Institutional investors know that the academic evidence clearly shows that smaller, middle-aged hedge funds do better than larger long standing hedge funds on average. To date they have not acted on it much. Manning could not win the Super Bowl on his own. In particular he needed much better pass protection. As hedge fund management companies get larger the quality of the lieutenants becomes more important relative to the quality of the guy whose name is over the door.


3.  Top teams are capable of winning different ways.

Pete Carroll built a team which could win in a variety of ways. In the Super Bowl his leading rusher Marshawn Lynch was limited to 39 yards in 15 carries – partly by the Broncos’ defense, but also by the choice of the offensive coach of the Seahawks. However the QB and wide receivers were good enough to play some ariel football and come out ahead, even though the offense was perceived to be all about a running game.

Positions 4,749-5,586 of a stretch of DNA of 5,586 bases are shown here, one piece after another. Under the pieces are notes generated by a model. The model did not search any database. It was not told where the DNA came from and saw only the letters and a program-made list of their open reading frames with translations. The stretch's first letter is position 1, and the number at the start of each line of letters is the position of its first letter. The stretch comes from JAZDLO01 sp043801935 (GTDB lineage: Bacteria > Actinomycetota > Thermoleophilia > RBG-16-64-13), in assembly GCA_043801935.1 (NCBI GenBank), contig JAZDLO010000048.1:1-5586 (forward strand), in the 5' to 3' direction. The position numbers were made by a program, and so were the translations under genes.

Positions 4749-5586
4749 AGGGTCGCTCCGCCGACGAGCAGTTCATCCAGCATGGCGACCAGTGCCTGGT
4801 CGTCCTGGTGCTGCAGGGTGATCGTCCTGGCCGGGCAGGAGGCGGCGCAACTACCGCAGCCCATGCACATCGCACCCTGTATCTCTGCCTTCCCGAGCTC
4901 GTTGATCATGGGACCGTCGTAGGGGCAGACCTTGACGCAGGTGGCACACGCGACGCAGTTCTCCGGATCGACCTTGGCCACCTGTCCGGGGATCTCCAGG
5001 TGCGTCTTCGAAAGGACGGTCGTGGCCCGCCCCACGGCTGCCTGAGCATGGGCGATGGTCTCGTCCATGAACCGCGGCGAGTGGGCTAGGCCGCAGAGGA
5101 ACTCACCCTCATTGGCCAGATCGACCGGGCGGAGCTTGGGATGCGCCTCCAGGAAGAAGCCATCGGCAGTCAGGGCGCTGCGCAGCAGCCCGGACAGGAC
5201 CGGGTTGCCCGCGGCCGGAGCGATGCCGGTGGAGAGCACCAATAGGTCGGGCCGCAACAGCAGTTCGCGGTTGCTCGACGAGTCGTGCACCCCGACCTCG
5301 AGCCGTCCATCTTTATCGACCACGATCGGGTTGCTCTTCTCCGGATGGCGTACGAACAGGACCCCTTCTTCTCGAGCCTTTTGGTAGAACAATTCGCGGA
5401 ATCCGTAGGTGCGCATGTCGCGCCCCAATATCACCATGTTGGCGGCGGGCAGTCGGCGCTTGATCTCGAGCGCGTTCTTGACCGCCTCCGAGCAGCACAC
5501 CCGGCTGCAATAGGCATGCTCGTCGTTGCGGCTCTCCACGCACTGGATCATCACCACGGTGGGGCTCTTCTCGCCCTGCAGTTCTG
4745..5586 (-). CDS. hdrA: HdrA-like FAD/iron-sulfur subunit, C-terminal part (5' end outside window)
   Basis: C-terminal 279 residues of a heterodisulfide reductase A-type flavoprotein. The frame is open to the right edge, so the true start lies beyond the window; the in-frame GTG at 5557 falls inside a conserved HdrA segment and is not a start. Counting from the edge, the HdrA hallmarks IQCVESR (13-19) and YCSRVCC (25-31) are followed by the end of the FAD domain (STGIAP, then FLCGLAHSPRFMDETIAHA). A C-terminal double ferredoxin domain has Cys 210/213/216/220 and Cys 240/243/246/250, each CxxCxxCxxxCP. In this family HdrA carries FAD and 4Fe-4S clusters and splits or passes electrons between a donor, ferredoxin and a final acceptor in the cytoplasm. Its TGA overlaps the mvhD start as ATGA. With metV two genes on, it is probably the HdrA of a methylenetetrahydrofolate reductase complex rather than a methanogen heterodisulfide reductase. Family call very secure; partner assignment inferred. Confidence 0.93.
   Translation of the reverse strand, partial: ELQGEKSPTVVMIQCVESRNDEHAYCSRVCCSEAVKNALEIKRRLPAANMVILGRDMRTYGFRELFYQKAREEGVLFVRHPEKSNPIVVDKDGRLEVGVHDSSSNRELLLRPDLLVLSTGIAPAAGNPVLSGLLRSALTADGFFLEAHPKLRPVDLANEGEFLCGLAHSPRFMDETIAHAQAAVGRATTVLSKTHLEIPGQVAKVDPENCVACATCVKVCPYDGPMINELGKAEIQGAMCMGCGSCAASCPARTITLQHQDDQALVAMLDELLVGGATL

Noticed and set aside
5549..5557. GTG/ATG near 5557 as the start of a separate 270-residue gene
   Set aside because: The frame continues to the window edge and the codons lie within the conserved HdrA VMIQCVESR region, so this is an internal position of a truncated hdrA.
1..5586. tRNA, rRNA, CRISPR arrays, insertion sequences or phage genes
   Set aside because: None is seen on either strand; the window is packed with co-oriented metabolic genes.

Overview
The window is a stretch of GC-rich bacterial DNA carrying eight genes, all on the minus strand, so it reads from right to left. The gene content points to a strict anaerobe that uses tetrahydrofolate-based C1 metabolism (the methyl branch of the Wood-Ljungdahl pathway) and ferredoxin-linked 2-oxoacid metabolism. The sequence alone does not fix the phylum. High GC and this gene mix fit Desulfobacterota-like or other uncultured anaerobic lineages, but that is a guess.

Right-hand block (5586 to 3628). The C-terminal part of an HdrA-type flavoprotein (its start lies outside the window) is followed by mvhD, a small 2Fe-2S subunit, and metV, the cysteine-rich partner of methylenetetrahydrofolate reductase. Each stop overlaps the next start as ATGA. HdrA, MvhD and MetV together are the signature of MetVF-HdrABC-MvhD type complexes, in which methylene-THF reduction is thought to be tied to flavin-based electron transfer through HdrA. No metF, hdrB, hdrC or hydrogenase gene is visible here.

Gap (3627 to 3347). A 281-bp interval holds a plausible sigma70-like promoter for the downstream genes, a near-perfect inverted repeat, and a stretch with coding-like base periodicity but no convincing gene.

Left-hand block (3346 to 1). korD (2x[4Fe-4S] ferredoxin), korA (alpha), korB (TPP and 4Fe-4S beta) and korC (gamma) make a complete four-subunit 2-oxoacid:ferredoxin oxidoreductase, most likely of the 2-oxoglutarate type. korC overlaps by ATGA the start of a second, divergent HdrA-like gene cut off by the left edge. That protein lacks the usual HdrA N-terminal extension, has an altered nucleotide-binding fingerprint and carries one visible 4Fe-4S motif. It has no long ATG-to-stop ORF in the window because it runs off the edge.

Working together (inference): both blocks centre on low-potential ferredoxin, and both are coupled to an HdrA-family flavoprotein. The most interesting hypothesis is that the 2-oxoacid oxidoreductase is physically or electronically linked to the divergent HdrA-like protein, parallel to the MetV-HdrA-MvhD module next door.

Whatever investment category a hedge fund manager falls into they have to have sub-strategies within the broader label that enable them to make money most of the time. Otherwise they are not absolute return vehicles. Classically that is what event driven managers do by combining merger arbitrage and distressed investing – the two operate on complementary economic/capital market cycles.  The same should apply to all managers through bucketing trades into different categories – value/growth/recoveries, or upstream/downstream, or late stage/early stage companies.